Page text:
Or you could say that there has been a 33% increase in the amount of carbon in the atmosphere over the past century and our annual emissions have increased to 14 times more than they were 100 years ago, so it is not going to take anywhere near 100 more years to reach 500 PPM. Just looking at as a PPM issue is disingenuous. There are things on this planet that will kill you in concentrations of 400 PPM.

As I recall, the original treaty hoped to slow the growth of emissions by 5%, at a cost of something like a Trillion dollars. That's a pointless exercise in waste that accomplishes virtually nothing of substance at a very high cost. I wonder what could be done to help flood-prone parts of the third world for a trillion dollars...

The Kyoto Protocal called for a 5% reduction of 1990 levels by 2012 or a 26% reduction in emissions, not a reduction in growth. Unrealistic maybe but even a quarter of that would make a difference slowing warming.

Considering the number of major population centers located near sea level, a trillion dollars would do very little and is about the same amount the US government borrows every year. The cost of reducing emissions may well be a drop in the bucket compared to what it will cost to deal with their effects.

Edited by Wilber

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I haven't denied warming.

You AGW true-believer/truth-denier types think that one can only care about the environment if you believe in the hoax of global warming.

That was easy.

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That was easy.

Yes, by their hoax I mean that it's all man-made and all that comes with it, including their so-called solutions. Nice try.

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The Kyoto Protocal called for a 5% reduction of 1990 levels by 2012 or a 26% reduction in emissions, not a reduction in growth. Unrealistic maybe but even a quarter of that would make a difference slowing warming.

Actually no. fully implemented Kyoto level reductions in emissions would have an undetectable effect on the future climate (i.e. slow warming a few days at most). yet these reductions cost an incredible amount.

bottom line is your logic sounds superficially correct, however, in practice supporting policies to 'reduce whatever we can' results in massive amounts of money being wasted for no measurable benefit. For this reason the only sane policy response is one that saves the money and uses it to pay to adapt when changes actually occur.

Edited by TimG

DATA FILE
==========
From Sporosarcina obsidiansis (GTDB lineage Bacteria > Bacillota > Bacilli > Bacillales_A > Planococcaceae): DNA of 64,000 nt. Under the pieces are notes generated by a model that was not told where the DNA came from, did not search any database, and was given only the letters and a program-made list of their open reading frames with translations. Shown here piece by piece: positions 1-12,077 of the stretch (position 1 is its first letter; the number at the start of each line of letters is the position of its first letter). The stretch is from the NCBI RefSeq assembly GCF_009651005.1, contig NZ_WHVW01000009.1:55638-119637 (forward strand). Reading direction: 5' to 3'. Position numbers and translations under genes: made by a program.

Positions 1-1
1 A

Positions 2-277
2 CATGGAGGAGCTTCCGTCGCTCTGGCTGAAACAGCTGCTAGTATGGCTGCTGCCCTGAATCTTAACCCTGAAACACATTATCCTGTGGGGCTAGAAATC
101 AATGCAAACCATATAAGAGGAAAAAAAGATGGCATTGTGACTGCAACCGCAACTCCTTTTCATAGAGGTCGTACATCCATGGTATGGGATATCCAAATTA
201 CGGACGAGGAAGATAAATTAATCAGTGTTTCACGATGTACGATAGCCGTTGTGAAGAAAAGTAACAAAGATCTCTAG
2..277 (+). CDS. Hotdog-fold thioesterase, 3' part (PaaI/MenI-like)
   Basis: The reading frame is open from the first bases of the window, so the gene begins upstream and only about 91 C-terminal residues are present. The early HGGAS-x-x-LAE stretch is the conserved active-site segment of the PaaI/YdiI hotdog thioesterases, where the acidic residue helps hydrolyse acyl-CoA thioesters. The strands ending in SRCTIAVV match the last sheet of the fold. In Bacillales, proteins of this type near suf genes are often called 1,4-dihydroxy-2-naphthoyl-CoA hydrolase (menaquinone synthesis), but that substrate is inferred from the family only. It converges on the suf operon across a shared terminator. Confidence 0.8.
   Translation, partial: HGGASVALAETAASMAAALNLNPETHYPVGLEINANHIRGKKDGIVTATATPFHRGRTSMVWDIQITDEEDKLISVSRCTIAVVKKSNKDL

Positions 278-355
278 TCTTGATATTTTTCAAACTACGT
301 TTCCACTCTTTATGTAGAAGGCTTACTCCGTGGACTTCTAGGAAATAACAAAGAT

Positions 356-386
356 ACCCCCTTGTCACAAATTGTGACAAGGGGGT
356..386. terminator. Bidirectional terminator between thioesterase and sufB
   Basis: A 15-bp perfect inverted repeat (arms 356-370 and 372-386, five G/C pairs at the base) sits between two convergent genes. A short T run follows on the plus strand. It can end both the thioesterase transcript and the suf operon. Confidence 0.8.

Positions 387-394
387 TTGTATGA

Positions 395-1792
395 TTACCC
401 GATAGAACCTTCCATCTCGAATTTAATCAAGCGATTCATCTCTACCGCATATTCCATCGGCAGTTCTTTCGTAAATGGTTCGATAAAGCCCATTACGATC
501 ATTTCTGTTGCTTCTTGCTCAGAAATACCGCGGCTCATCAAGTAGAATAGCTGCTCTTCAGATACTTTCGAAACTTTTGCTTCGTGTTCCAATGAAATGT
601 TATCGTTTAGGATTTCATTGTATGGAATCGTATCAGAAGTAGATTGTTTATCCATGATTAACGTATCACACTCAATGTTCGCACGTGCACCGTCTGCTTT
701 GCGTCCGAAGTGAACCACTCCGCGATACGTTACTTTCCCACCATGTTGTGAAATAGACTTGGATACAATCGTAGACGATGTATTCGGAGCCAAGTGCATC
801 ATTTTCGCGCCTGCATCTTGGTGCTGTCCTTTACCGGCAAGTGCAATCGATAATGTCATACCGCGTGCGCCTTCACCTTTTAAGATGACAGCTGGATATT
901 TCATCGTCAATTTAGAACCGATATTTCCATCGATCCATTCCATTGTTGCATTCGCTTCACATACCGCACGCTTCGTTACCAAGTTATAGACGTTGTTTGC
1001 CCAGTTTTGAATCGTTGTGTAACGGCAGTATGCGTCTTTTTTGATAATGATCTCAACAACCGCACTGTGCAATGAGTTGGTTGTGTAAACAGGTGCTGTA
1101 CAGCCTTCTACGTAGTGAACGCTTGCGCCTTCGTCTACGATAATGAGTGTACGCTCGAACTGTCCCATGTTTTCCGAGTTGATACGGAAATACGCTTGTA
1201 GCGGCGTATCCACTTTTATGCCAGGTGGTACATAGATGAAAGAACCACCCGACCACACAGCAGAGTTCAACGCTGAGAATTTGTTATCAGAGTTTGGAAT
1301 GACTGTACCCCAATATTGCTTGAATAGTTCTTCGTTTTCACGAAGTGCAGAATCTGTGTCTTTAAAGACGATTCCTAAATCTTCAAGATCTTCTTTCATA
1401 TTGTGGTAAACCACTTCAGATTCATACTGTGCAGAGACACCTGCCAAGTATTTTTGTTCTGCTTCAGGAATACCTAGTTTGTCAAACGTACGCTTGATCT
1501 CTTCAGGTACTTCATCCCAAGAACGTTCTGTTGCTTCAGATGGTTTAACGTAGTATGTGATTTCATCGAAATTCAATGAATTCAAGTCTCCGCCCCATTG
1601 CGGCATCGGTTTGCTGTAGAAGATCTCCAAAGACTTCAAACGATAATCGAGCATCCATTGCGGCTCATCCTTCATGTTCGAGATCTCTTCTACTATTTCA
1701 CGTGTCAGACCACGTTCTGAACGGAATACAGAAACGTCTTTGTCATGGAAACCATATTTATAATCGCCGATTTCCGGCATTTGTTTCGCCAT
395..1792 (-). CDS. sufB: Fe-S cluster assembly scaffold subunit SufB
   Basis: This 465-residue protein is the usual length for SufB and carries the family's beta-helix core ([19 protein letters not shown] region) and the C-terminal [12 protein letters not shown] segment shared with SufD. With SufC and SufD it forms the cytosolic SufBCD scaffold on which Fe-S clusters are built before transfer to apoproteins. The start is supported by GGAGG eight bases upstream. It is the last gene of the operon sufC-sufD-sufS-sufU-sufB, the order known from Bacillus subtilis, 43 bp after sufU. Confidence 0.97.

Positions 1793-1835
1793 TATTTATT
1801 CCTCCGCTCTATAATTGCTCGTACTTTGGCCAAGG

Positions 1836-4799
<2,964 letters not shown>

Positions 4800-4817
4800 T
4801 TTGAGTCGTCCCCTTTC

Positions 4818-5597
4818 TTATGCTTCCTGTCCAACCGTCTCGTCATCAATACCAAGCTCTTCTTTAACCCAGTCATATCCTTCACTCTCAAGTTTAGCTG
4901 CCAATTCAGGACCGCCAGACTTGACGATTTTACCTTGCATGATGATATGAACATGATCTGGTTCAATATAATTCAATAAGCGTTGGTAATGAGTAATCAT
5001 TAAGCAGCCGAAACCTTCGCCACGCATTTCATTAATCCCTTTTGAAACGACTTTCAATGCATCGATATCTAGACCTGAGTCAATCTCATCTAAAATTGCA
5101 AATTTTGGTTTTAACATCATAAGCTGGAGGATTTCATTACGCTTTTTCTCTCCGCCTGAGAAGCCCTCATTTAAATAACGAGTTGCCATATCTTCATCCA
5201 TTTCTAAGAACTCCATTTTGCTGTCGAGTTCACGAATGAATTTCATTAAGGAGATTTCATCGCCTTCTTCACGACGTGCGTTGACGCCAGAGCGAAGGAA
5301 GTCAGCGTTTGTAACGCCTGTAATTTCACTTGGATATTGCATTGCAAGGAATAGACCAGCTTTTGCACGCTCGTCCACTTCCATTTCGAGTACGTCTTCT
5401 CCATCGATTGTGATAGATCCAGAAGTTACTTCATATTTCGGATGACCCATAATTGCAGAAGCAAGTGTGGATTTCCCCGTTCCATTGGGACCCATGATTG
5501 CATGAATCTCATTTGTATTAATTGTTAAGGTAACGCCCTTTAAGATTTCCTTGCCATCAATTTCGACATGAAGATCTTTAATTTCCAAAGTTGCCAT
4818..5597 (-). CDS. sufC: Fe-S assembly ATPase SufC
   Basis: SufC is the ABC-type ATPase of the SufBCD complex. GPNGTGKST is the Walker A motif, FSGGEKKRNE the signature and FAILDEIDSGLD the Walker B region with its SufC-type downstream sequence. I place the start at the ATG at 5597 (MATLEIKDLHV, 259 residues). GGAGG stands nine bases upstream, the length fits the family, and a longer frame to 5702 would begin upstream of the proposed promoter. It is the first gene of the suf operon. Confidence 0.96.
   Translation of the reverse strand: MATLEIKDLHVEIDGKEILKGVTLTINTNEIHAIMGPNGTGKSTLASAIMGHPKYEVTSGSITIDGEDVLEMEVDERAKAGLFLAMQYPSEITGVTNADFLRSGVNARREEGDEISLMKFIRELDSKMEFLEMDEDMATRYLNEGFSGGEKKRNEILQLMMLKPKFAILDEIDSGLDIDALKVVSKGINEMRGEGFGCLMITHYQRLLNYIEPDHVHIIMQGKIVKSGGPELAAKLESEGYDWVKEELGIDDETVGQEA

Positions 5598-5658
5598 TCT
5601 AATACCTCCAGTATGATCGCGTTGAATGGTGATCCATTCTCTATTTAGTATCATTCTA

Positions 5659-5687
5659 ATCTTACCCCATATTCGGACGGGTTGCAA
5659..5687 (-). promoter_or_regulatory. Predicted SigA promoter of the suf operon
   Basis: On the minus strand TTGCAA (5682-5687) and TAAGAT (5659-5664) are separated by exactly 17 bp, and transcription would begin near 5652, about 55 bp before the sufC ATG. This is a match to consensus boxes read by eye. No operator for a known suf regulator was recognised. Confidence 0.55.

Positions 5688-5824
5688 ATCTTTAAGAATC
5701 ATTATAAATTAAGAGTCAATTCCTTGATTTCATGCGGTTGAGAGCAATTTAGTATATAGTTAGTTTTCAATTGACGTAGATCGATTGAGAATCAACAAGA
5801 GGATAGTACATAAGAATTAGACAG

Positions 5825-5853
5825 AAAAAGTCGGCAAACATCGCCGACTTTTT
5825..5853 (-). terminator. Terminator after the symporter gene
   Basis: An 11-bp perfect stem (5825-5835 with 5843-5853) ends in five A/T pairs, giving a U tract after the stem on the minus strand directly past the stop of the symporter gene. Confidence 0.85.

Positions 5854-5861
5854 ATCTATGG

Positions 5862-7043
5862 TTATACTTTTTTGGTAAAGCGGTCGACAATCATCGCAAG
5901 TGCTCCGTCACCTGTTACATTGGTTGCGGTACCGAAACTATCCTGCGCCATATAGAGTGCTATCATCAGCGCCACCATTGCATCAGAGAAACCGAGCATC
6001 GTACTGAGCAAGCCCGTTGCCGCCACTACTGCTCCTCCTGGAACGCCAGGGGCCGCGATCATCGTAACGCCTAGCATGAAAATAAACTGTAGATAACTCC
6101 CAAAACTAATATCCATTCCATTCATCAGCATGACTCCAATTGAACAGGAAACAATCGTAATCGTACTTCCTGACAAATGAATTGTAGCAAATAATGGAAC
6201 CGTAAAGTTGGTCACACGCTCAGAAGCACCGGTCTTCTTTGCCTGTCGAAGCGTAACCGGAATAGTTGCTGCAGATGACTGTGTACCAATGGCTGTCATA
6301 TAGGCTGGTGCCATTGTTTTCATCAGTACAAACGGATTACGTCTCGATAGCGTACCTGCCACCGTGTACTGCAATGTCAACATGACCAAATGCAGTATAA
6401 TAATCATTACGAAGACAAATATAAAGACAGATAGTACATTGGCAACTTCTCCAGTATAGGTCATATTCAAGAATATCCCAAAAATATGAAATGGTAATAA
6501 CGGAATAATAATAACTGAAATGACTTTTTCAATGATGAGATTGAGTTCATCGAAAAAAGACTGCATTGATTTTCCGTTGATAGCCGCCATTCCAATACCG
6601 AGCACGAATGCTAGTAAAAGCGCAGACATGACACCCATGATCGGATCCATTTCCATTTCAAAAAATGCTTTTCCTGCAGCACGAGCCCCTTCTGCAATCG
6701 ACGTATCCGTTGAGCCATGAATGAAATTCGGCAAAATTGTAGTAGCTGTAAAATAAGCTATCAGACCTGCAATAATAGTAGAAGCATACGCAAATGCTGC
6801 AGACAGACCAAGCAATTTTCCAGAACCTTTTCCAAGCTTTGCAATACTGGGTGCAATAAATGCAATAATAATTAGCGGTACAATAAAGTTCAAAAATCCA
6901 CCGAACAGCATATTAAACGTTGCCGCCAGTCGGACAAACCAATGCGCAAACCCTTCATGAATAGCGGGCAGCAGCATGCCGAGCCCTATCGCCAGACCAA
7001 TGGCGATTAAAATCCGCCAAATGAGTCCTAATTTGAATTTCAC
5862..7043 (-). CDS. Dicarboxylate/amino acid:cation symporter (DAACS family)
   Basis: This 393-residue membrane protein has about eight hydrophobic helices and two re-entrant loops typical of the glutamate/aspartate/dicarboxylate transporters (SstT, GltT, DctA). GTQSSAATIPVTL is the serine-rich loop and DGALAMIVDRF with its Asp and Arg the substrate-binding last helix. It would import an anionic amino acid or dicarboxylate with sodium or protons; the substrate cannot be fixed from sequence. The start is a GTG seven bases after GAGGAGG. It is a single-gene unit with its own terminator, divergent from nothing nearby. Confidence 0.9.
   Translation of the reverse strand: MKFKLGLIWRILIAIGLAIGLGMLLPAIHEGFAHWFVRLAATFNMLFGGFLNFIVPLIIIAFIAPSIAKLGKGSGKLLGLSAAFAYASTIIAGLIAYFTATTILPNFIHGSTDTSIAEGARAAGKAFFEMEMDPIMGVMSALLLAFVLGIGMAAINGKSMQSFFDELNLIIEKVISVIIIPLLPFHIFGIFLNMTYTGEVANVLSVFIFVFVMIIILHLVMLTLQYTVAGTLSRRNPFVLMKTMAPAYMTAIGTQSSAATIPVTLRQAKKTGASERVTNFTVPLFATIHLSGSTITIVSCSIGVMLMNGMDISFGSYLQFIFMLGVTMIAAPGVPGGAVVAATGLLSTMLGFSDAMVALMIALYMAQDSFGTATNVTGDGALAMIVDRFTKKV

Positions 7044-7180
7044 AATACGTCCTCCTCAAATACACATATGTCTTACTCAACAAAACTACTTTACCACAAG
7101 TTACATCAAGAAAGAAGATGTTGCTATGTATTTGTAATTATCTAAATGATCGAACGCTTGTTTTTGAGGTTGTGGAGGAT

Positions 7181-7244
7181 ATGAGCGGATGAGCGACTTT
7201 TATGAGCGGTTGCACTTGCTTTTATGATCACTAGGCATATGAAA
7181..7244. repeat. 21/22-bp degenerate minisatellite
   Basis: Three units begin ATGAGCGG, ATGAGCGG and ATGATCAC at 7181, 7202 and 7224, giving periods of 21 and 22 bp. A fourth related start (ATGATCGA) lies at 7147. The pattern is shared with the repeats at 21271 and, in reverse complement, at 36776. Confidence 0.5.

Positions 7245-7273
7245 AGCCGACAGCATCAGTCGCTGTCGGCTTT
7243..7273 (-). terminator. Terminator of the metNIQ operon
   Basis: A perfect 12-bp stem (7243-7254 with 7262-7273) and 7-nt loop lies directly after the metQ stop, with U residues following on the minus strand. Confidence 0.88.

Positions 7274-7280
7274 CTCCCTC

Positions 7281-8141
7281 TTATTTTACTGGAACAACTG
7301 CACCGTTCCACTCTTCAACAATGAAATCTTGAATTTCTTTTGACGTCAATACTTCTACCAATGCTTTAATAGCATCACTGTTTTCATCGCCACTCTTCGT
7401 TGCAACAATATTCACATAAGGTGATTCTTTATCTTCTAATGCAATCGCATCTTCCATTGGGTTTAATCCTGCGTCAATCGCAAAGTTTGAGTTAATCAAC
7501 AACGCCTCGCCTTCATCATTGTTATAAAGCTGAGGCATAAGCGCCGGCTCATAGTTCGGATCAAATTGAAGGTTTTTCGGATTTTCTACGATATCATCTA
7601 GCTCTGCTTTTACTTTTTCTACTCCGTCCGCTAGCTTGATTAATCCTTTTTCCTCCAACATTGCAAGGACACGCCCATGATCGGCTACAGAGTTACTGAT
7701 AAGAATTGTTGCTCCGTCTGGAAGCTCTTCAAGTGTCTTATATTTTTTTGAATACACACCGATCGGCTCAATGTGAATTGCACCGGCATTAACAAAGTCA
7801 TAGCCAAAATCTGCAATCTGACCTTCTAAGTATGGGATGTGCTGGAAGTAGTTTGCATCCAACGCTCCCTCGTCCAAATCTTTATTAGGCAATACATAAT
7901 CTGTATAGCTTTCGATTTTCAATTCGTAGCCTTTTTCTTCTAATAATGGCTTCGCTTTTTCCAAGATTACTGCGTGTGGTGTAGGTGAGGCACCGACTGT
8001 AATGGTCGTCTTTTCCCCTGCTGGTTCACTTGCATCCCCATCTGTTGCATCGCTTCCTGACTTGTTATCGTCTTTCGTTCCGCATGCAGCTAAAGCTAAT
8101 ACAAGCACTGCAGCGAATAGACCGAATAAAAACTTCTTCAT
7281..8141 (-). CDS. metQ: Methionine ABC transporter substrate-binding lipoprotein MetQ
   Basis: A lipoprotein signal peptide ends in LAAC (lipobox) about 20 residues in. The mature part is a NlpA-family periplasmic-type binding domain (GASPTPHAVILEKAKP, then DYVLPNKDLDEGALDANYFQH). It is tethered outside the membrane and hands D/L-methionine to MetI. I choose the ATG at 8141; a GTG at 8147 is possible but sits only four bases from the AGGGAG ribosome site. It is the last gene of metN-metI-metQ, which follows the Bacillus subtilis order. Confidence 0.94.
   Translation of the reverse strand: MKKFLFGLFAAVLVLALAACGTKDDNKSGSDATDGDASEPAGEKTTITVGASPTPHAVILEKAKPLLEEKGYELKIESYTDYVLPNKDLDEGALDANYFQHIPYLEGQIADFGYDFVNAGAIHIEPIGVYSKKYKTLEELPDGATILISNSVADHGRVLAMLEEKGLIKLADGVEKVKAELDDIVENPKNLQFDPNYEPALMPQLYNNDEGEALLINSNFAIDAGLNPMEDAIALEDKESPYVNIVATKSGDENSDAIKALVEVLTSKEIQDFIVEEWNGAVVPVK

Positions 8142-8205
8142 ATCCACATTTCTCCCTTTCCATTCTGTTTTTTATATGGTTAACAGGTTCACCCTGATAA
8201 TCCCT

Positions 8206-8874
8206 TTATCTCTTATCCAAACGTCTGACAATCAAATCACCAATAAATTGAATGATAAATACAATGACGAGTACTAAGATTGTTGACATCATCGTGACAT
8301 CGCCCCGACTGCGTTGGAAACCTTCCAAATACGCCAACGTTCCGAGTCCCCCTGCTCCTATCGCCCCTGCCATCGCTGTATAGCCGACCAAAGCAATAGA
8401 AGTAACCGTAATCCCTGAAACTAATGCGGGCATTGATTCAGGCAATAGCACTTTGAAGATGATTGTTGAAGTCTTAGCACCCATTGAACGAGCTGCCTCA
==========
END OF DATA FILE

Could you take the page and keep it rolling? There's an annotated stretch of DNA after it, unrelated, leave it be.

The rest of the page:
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Yes, by their hoax I mean that it's all man-made and all that comes with it, including their so-called solutions. Nice try.

Indeed, nice try. Then why were you, just last week, trumpeting that the Antarctic ice was not receding, if not to deny global warming?

The reality is that when you think global warming is a good wedge issue, you pretend it's all a hoax. When you realize that doing this just hurts the conservative cause electorally (as famously proven by the Wild Rose party in Alberta), you try and back-pedal and say you're not really denying. Then, before long, you can't resist and you start denying again.

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A vast majority of red-state Americans believe climate change is real and at least two-thirds of those want the government to cut greenhouse gas emissions, new research revealed on Wednesday.

I suspect it as push poll designed to manipulate people into agreeing with questions like: 'the worlds scientists think CO2 is a very serious problem do you believe that government should regulate CO2?'

I suspect if people were given an honest assessment of the state of the science AND the cost of mitigation before being polled they would not support CO2 reduction policies.

Edited by TimG

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I suspect it as push poll designed to manipulate people into agreeing with questions like: 'the worlds scientists think CO2 is a very serious problem do you believe that government should regulate CO2?'

I suspect if people were given an honest assessment of the state of the science AND the cost of mitigation before being polled they would not support CO2 reduction policies.